At some point (like clockwork, as much an annual tradition as the Turkey or the pies), our mother would wake our father and he would exclaim, “I thought I said no one up before nine am!” and he couldn’t hide his smile to our laughter at the ludicrous suggestion we’d be up any later than five. It was always cold out during those Long Island years, and often snowy, but we weren’t going outside so it just added to the magic. Dad would be in his robe and slippers and he’d head to the living room as we gathered on the stairs and waited for him to plug in the multi-colored lights on the tree, and those on the rail, bringing to life the otherwise dark room. Mom had, of course, already organized whatever presents we would get into separate piles, and Dad would stand back and she directed us to the right area under the branches, though sometimes it was obvious if an unwrapped toy appeared, clearly already wished for by one of us. Dad would sit on the couch and watch in joy, even through the stream of “Wow, thank you Mom!” wishes continued.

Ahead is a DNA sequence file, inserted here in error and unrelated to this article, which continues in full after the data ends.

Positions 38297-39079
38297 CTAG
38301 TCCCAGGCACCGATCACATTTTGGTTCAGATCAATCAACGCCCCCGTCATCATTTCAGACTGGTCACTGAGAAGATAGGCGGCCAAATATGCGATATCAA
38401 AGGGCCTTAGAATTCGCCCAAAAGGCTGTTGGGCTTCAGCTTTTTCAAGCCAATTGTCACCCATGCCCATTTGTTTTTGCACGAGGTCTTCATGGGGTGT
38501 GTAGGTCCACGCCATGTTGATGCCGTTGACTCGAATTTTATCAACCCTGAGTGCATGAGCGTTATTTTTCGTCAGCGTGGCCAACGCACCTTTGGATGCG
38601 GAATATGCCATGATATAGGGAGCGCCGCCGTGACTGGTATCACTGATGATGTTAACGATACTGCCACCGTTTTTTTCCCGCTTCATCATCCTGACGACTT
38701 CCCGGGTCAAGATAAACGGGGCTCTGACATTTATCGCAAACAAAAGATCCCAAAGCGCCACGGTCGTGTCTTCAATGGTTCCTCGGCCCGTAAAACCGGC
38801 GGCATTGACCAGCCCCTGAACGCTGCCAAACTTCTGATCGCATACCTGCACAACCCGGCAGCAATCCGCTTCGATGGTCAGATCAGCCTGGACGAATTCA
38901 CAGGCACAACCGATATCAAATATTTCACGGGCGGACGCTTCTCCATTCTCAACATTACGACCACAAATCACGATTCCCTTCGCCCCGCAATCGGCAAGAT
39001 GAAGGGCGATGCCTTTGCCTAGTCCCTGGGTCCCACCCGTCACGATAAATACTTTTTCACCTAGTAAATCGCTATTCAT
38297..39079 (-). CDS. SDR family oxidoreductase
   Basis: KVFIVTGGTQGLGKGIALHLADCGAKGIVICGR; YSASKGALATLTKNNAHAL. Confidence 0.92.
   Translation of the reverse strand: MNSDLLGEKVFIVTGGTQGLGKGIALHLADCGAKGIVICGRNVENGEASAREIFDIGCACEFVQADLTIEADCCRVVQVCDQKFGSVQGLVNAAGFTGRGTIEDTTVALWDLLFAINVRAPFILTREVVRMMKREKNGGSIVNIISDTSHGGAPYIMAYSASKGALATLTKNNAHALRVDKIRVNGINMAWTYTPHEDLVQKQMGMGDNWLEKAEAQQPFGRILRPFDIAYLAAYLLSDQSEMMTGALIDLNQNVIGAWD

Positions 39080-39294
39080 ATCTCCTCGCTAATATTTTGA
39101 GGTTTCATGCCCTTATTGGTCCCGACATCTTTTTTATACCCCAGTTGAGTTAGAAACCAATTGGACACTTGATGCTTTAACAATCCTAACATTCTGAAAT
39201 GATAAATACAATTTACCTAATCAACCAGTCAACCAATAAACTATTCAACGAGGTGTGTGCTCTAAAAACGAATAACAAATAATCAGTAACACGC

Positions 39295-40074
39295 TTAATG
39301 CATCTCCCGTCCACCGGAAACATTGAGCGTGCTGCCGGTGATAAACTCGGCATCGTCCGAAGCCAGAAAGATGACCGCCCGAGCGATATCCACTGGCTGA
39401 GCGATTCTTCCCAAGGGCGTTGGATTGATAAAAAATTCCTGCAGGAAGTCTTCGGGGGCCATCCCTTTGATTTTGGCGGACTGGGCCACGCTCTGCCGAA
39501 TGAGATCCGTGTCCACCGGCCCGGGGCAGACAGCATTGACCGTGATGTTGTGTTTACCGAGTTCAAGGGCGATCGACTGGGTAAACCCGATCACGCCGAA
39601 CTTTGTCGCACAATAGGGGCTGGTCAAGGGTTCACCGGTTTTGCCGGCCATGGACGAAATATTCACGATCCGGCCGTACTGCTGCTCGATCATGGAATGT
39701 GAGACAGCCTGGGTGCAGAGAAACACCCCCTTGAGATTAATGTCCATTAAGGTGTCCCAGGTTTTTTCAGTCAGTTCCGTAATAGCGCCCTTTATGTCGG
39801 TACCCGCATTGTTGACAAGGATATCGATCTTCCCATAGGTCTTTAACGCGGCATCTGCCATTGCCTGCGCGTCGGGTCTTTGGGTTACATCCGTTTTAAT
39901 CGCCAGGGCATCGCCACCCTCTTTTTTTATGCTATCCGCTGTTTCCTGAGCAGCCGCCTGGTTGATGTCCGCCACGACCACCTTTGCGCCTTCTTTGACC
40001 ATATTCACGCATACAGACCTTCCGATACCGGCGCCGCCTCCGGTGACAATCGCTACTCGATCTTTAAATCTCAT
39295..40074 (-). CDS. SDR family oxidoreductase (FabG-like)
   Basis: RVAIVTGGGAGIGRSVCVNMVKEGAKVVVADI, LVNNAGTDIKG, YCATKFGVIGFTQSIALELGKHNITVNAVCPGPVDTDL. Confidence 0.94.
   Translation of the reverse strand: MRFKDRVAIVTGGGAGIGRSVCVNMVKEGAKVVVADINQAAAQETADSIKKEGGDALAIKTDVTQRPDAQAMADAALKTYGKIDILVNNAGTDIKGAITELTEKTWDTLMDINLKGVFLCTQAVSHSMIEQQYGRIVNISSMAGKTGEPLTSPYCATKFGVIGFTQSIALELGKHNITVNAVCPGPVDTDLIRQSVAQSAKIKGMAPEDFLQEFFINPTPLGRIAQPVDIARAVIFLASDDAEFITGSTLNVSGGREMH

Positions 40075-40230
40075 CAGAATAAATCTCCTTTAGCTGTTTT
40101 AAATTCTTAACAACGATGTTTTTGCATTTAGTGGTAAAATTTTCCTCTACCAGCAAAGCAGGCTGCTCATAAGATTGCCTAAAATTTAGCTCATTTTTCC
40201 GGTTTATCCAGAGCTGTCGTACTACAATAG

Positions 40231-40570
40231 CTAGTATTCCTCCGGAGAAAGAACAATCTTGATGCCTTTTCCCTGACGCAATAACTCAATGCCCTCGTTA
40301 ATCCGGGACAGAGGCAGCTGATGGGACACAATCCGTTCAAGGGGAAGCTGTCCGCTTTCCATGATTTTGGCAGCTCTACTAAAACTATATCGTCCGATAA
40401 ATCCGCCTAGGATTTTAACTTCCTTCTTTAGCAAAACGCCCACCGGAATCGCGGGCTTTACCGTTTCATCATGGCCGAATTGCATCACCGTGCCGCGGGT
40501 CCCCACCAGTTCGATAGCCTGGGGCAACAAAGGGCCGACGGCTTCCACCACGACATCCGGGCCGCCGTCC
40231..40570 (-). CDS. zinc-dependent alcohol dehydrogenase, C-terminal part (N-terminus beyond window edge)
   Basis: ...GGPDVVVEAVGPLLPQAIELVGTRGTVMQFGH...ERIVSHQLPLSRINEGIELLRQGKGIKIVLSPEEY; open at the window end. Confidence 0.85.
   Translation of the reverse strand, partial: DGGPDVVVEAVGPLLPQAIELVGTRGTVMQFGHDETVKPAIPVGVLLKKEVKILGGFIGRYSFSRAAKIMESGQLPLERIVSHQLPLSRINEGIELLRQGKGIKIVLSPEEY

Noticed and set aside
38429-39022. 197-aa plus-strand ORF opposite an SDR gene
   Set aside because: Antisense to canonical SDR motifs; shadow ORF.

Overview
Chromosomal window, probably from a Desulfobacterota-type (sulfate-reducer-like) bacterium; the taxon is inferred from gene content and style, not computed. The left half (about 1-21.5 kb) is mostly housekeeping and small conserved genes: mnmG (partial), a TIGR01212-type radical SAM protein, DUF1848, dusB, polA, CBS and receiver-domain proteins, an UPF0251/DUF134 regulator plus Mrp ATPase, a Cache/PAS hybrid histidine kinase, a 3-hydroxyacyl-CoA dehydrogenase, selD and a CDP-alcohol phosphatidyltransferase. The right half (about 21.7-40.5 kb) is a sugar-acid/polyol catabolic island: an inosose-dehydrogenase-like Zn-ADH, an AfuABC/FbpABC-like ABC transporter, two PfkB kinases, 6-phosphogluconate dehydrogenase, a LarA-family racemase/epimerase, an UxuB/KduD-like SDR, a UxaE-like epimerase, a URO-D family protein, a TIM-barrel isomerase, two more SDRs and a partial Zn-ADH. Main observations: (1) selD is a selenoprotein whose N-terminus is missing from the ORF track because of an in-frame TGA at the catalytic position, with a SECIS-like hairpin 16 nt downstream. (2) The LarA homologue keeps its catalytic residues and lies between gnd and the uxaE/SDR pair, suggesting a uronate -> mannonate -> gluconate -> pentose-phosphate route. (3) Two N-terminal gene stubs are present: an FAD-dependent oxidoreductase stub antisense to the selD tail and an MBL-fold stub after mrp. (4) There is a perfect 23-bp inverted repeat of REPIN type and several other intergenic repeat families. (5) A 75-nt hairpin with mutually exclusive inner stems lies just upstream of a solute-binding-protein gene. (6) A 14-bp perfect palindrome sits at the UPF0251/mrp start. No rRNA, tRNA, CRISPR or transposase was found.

It wouldn’t be long before the aromas of breakfast mixed with the onions and bell seasoning already underway for the stuffing, and eventually we’d need to get dressed, if not for church since we might have attended midnight mass, certainly for the droves of family who would soon fill the rooms. It was a beautiful way to grow up. I do not know the possible stresses, fears, and sacrifices that went on behind the scenes—that’s how good they were at it. Then, much later in the day, after everyone else had left and we had all settled into the routine of looking at our gifts again, Dad would emerge from some closet with his gifts for each of us—books he had personally picked out, bought, and wrapped. It remains one of my favorite memories of all of my memories of my dear father.